On one occasion, in March 2014, President Leath’s brother and his significant other rode on the university plane from Elmira, New York, enroute to the NCAA basketball tournament in New York City. During that trip, the pilot informed President Leath that he wanted to stop for fuel before entering New York City airspace. The pilot was concerned that the plane may be put in a holding pattern and he didn’t want to risk running low on fuel. The pilot made the independent decision to stop for fuel in Elmira, New York, which happened to be about thirty minutes from where President Leath’s brother lived at the time. President Leath decided that since the plane had to land there anyway, it would be appropriate to offer them a ride into New York City; there were empty seats on the plane and they were already planning to attend the Cyclones’ first round game.
As it turns out, the Cyclones lost in the first round and the President and Mrs. Leath were set to return to Ames the next day. President Leath’s brother had rented a car to drive home, but the pilot informed President Leath that he again wanted to fill up on fuel before making the trip back to Ames. It was much less expensive to fill up in Elmira than it was in New York City, so the decision was made to stop in Elmira for fuel, drop off the President’s brother and significant other, and continue on to Ames. This did not cost the university any extra money; therefore, no reimbursement was warranted.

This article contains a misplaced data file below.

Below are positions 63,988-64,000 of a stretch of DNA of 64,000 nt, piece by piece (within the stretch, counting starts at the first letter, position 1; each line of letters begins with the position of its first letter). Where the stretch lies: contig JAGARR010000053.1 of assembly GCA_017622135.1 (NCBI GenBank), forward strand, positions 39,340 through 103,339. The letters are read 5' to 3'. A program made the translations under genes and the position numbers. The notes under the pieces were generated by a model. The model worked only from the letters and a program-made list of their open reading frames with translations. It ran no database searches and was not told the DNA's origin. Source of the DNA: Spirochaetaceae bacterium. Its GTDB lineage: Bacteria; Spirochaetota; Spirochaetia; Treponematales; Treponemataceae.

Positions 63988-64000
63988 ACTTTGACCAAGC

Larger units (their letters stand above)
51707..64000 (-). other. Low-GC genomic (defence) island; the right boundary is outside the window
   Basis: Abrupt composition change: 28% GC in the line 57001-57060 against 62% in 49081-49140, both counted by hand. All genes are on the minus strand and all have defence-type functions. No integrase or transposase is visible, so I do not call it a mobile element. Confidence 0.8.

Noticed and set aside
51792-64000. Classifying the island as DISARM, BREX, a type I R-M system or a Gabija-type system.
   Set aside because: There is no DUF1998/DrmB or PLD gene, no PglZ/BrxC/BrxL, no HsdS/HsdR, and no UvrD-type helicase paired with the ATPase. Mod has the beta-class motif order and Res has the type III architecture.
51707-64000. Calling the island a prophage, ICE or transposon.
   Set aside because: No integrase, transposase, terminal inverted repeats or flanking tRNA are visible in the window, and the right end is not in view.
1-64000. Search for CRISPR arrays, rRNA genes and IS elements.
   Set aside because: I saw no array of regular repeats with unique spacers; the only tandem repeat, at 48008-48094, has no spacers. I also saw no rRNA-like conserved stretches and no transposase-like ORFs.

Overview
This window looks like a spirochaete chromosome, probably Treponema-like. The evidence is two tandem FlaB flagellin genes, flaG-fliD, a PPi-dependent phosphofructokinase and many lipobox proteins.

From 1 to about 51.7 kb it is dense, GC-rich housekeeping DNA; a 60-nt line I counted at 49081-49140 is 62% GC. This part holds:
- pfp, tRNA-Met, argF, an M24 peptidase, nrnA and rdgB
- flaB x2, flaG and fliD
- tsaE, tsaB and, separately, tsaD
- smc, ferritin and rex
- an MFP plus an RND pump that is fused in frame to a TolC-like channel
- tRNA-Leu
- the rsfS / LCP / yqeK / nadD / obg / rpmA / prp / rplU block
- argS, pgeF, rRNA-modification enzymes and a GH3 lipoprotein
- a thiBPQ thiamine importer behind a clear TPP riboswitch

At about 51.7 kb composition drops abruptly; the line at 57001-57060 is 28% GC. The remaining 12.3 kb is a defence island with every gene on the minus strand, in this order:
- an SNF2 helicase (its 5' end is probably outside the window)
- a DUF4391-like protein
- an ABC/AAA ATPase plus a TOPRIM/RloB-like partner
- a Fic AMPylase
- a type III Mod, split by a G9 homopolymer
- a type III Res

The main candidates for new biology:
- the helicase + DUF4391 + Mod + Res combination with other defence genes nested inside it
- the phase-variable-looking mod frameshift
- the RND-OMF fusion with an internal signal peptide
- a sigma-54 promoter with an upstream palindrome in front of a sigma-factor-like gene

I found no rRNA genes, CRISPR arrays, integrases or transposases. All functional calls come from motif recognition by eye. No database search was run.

17A: How do ISU pilots choose locations to refuel?
ISU pilots have discretion to stop for fuel where and when needed based on their professional judgment.
18. Why was information about the King Air flights removed from the university's website?
The site contained some confidential information not subject to disclosure pursuant to Chapter 22 of the Iowa Code. The information that was previously posted online appears to have been generated from a Facilities database. There appear to be some minor discrepancies between that data and the data that was pulled directly from the ISU Flight Service database (BART system) contained in question 14. As part of the Board of Regents review, these databases will be reconciled and this FAQ will be updated with information about any additional flights as necessary.
19. How was the plane damaged that President Leath was flying?